How to include the Haddonfield Outdoor Sculpture Trust in Estate Planning

Honor someone you love or celebrate a special event while managing your taxes efficiently, through a legacy gift to HOST.  A variety of estate planning tools reduce taxable income and estate taxes while preserving value, such as bequests, outright gifts, life insurance, donor-advised funds, charitable remainder trusts, and qualified charitable distributions. One of the easiest and most popular ways to enact charitable estate planning tools is through your will or a codicil to the will.  Always consult a tax or legal advisor before making any charitable gifts.  

Here are a few simple ways to include the Haddonfield Outdoor Sculpture Trust in your estate plan.

Simple Bequest

You give cash or unencumbered property to a charity at death.  The charitable deduction is unlimited for estate tax calculation purposes for property or interest in property.  Naming a charity as beneficiary of your traditional IRA avoids federal estate taxes or income taxes.

Outright Gifts

You transfer cash or title/ownership of property to a charitable organization. Deductions may be limited based on your adjusted gross income, type of property donated, use of the donated property, and other variables.  

Life Insurance

 Life insurance allows individuals, even of modest means, to leave a meaningful gift to the charity of their choice or a donor-advised fund.  It is an easy way to guarantee a bequest as a legacy, and may be structured to allow an individual to get an income tax charitable deduction for the premiums paid to fund the policy.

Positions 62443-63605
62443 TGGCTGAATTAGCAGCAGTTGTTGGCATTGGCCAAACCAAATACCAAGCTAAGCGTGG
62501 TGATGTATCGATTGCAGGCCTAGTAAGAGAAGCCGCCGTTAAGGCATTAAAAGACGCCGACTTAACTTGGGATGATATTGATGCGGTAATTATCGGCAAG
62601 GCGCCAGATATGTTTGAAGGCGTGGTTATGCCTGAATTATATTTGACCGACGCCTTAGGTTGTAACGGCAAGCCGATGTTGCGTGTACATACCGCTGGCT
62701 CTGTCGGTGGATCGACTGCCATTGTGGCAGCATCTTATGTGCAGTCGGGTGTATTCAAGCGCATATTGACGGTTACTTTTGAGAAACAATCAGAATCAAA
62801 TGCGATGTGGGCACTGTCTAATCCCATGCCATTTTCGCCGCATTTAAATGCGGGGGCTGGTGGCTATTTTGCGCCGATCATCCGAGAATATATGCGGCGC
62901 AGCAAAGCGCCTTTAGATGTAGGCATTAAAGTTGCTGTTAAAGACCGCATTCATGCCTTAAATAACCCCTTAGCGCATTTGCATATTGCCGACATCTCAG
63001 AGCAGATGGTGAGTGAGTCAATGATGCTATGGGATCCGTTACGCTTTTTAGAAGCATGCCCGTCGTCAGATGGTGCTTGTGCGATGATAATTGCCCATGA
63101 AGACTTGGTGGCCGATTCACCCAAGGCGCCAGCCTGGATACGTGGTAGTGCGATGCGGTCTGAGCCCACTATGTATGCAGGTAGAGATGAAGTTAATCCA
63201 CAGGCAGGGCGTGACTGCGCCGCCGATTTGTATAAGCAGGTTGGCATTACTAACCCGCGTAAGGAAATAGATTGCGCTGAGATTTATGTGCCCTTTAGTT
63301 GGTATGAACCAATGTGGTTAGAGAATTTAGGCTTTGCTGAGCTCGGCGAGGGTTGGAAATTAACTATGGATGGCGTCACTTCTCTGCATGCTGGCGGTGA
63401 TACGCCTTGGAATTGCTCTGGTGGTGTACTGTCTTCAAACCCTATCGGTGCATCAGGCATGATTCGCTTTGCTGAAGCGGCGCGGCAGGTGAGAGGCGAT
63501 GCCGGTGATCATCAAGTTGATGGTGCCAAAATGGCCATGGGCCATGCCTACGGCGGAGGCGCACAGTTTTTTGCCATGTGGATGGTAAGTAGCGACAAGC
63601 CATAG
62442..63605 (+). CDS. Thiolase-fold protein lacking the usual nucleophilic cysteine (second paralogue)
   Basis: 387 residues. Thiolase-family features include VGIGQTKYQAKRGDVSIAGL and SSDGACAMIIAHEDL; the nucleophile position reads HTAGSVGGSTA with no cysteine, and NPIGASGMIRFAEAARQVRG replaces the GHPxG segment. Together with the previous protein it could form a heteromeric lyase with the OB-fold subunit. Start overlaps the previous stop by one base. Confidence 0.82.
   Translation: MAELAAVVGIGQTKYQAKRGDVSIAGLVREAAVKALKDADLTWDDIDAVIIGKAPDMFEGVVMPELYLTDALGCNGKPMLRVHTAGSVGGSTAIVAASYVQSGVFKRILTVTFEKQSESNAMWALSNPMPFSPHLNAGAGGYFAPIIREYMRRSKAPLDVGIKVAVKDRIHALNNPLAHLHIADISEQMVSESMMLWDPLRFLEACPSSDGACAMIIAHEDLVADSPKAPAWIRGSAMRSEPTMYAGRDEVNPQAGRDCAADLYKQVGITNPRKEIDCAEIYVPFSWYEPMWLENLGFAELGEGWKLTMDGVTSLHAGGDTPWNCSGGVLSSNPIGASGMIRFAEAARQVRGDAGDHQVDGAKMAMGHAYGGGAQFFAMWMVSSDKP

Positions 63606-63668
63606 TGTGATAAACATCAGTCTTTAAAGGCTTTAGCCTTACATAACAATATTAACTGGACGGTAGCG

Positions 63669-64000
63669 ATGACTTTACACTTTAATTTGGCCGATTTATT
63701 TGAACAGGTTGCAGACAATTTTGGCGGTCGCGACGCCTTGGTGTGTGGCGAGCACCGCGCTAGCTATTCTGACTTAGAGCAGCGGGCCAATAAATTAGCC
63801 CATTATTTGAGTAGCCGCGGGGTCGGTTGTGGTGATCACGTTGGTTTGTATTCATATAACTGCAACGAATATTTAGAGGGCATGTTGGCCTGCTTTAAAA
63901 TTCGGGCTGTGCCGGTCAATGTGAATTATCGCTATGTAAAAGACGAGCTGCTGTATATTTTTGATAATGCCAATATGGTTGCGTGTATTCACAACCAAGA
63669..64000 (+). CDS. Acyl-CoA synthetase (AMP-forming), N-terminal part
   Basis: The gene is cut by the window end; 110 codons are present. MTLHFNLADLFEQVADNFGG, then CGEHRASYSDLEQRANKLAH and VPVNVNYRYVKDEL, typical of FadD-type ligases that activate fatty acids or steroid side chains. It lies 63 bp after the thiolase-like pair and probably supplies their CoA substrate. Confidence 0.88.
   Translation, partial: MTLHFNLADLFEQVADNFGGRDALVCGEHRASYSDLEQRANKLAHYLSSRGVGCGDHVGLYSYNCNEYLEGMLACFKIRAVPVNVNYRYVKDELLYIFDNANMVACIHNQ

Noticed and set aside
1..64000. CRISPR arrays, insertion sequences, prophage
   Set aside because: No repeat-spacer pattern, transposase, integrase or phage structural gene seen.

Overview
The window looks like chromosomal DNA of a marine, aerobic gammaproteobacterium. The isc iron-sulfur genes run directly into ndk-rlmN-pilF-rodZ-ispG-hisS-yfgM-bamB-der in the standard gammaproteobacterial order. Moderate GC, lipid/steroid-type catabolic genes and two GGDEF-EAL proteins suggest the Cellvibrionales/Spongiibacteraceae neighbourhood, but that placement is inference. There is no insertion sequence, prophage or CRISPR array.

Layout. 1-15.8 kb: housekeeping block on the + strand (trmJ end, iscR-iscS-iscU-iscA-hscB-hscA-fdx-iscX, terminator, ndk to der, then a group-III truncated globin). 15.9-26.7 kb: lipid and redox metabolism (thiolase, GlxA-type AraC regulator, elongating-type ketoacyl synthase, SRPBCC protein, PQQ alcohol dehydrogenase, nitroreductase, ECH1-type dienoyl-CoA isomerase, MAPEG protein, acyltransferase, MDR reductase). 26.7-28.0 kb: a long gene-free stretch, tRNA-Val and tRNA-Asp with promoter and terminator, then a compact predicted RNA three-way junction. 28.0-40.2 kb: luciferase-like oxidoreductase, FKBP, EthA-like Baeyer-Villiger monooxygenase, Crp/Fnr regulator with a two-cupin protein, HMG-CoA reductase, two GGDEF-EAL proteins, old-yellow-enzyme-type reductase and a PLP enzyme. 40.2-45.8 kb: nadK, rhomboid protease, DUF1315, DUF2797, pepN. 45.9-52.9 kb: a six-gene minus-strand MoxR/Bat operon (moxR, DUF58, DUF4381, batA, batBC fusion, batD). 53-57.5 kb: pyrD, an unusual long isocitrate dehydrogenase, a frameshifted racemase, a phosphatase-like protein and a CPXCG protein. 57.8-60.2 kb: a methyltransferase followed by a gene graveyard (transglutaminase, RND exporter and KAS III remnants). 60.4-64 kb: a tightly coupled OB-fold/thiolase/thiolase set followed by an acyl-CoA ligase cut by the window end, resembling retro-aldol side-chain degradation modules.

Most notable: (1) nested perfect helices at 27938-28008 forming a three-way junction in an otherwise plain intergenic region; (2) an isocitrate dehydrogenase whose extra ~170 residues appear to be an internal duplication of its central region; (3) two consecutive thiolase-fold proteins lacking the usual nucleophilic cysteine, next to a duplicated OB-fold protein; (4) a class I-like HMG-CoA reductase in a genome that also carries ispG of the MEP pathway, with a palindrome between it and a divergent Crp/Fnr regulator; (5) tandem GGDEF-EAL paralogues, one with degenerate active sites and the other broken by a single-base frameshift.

Donor-Advised Fund

Administered by a third party and created for the purpose of managing charitable donations on behalf of an organization, family or individual, a donor-advised fund offers the opportunity to create an easy-to-establish, low-cost, flexible vehicle for charitable giving as an alternative to direct giving or creating a private foundation.  HOST can provide this through The Haddonfield Foundation under the umbrella of the South Jersey Community Foundation.

Charitable Remainder Trust

You transfer property to HOST in exchange for a lifetime income.  The Trust sells the property and pays no tax on any capital gain, thereby enabling 100 percent of the proceeds to be available for reinvestment.  Had you sold the property and paid tax on the gain, there would be less money to provide an income stream.  You can receive an income tax deduction for the net fair market value of the property placed into the Trust, minus the present value of the payment stream.  When the Trust ends, its remaining assets pass to the charity.

Qualified Charitable Distribution

A QCD is a direct transfer of funds from your IRA custodian, payable to a qualified charity such as HOST.  QCDs can be counted toward satisfying your required minimum distributions (RMDs) for the year if certain rules are met.  In addition to the benefits of giving to charity, a QCD excludes the amount donated from taxable income, which is unlike regular withdrawals from an IRA.  Keeping your taxable income lower may reduce the impact to certain tax credits and deductions, including Social Security and Medicare.  You must be 70 ½ or older to be eligible to make a QCD.  The maximum annual amount that can qualify for a QCD is $100,000.  This applies to the sum of QCDs made to one or more charities in a single calendar year.